Featured Artist: Henry Jones

Tell us about your work

From leaving art college in 1987 until; discovering watercolour in 2013, my only 2D creativity was filling sketchbooks with sepia ink drawings using a basic cut bamboo pen. Working monochrome has taught me when using colour to keep my palette down to versions of the three primaries, relying on tone and composition to tell the story. From the late 80s to late 90s I travelled widely, with much walking from tropics to snowy mountains giving me a feel for landscape which is now embedded in my mind and drawn upon in my work. Painting almost exclusively watercolour for the past four years, land and cityscape are my main subjects, and I have to include at least one figure in every painting, even if that figure is so small as to be almost invisible. I do paint the occasional work in acrylic or oil, and shall pursue oil more as my confidence with the medium grows.


What creative project are you currently working on?

Short term, I’m creating work for entry to a number of open selection exhibitions, 40 paintings of European cities in square format for a gallery in Cologne, a couple of small local commissions and a large 4’x3’ oil painting commissioned by an British ex-pat living in Estonia. Long term, every artist’s desire: for each painting created to be uniquely mine.


How does your creative process work?

Never lacking subject matter I sketch every day, either from life or general ideas. I’ll work on new subjects, plein air and studio, experimenting with composition and mood until I find something with a bit of mileage in it, then honing rough edges (of roughing overworked smooth ones), pushing it further along the path of improvement to that ever so elusive success. I believe in painting as much as is possible, as with everything, practice makes ... better. Talking with other artists about their and my work is useful and getting robust criticism from everyone, regardless of artistic knowledge, is frequently enlightening and freshens stagnant ideas.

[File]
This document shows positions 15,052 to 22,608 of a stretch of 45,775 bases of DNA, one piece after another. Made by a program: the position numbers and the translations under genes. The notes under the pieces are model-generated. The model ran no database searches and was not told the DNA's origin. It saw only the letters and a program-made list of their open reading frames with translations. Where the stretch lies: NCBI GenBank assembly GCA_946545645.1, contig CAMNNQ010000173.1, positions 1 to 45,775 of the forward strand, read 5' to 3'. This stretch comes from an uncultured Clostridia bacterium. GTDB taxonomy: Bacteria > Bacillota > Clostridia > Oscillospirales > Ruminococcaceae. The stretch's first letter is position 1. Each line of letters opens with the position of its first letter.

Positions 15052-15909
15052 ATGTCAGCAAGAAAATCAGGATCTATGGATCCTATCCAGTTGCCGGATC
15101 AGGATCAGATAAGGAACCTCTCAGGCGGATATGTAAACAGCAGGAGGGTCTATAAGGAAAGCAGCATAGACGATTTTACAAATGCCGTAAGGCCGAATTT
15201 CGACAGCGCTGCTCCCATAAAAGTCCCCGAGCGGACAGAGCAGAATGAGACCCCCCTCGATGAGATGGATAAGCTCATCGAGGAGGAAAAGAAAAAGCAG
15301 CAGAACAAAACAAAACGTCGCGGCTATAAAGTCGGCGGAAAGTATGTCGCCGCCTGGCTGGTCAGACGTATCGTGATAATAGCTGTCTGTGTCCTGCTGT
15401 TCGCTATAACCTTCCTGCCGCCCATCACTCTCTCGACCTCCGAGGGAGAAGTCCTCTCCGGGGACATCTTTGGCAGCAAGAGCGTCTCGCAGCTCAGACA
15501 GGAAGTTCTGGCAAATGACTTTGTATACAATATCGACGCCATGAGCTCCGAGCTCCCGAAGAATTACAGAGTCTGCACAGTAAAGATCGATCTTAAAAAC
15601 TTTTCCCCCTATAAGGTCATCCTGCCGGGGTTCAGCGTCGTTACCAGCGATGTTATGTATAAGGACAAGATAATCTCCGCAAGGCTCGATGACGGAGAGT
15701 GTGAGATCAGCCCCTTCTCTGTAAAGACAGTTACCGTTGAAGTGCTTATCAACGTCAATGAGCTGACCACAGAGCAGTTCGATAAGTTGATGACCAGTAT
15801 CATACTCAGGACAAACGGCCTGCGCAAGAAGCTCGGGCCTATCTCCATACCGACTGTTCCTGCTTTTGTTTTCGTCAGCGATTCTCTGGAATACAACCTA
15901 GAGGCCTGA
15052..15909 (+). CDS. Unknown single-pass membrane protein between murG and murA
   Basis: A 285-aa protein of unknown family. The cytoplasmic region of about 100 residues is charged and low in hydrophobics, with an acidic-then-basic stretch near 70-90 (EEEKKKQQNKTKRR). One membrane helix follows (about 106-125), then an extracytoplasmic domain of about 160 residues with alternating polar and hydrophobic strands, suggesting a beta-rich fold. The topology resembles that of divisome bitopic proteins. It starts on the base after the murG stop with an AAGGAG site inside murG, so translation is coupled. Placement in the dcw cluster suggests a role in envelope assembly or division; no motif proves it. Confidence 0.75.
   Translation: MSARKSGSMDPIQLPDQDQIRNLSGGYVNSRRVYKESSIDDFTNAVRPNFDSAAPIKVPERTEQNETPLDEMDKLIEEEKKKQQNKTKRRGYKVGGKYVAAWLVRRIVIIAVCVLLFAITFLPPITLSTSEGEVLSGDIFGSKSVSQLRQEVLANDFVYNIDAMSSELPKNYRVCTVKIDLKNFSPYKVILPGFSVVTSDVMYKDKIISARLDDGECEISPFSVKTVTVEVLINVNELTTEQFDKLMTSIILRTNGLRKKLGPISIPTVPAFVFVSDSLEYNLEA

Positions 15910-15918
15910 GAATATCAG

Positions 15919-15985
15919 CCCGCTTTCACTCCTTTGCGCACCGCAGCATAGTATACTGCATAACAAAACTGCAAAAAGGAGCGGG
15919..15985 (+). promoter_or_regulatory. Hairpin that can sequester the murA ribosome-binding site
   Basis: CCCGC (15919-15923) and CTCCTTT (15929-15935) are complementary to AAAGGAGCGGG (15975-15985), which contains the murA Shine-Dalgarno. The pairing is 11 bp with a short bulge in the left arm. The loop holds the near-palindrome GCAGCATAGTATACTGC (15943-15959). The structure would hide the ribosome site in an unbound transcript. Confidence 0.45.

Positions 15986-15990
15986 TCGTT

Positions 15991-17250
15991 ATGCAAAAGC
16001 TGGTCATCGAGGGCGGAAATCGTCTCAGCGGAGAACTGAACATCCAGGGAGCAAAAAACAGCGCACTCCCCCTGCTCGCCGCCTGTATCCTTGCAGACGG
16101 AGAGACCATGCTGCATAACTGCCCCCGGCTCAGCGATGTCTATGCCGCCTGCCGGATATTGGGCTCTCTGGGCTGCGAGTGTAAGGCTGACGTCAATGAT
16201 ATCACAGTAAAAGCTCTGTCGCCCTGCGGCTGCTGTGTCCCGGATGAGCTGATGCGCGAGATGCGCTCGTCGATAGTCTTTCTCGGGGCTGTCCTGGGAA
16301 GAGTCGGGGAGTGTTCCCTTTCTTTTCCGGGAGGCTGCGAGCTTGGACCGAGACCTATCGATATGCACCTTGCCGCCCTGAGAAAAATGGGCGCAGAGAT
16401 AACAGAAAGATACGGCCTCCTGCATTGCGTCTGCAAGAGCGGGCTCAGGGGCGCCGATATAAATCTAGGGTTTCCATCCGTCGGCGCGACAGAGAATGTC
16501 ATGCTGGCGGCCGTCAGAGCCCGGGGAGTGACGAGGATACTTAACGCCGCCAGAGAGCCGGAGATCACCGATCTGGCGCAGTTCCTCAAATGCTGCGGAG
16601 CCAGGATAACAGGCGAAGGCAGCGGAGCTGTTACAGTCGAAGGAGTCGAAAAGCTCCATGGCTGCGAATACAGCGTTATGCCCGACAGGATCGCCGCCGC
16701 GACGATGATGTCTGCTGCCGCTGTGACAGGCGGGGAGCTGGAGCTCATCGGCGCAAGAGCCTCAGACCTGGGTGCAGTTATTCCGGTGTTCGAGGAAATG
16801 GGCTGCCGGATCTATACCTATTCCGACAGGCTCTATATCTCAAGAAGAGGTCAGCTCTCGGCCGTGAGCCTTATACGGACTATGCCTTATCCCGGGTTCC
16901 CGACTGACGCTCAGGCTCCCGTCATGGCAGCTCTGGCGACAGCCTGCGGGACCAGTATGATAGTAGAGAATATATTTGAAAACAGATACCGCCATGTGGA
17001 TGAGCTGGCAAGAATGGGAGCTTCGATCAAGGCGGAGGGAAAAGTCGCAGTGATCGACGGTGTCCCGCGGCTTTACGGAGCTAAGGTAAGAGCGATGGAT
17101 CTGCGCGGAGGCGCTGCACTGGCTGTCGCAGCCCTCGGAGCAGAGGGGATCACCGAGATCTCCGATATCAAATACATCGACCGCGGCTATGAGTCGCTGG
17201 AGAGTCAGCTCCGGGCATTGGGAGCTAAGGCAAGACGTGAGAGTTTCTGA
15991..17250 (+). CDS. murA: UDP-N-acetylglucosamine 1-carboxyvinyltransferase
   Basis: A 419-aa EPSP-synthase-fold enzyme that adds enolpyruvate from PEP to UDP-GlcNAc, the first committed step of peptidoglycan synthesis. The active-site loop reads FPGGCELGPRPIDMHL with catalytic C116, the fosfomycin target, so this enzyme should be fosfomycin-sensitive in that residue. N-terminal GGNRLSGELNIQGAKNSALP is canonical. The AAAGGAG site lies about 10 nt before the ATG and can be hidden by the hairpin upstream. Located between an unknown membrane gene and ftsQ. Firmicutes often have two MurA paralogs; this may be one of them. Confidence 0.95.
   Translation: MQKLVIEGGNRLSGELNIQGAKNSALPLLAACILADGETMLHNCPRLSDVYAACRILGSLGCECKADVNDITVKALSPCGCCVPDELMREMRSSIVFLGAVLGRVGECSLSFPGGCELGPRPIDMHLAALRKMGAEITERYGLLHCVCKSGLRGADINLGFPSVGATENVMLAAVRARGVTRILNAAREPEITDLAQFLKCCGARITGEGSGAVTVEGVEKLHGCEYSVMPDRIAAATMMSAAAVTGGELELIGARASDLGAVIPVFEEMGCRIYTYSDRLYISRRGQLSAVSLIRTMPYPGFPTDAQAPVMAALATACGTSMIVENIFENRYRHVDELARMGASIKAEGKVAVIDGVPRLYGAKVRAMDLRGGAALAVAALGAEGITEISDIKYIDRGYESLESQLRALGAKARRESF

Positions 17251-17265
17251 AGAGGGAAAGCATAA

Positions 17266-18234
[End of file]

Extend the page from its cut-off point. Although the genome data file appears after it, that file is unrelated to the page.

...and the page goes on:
What tools or materials could you not live without?

1: Sketchbook, pencil and/or bamboo ink pen/ink

2: Watercolour paper, brushes and paint


Where do you search for creative inspiration?

As one who enjoys walking in rural landscapes and cities, there is never a shortage of ideas bombarding my imagination. Wide mountain scenes, views from a train, footpaths, busy stations and the artist’s favourite, people-watching all offer subject matter. I am a member of an art society where talks, demonstrations and criticism help creativity. Workshops with artists I admire are something of an addiction, every one I have attended, has given me valuable advice, as did a recent residency in France with a number of international artists.


What is the best piece of creative advice you have been given?

Copy the work of those you admire, put in the hours until you create your own style, and keep it simple.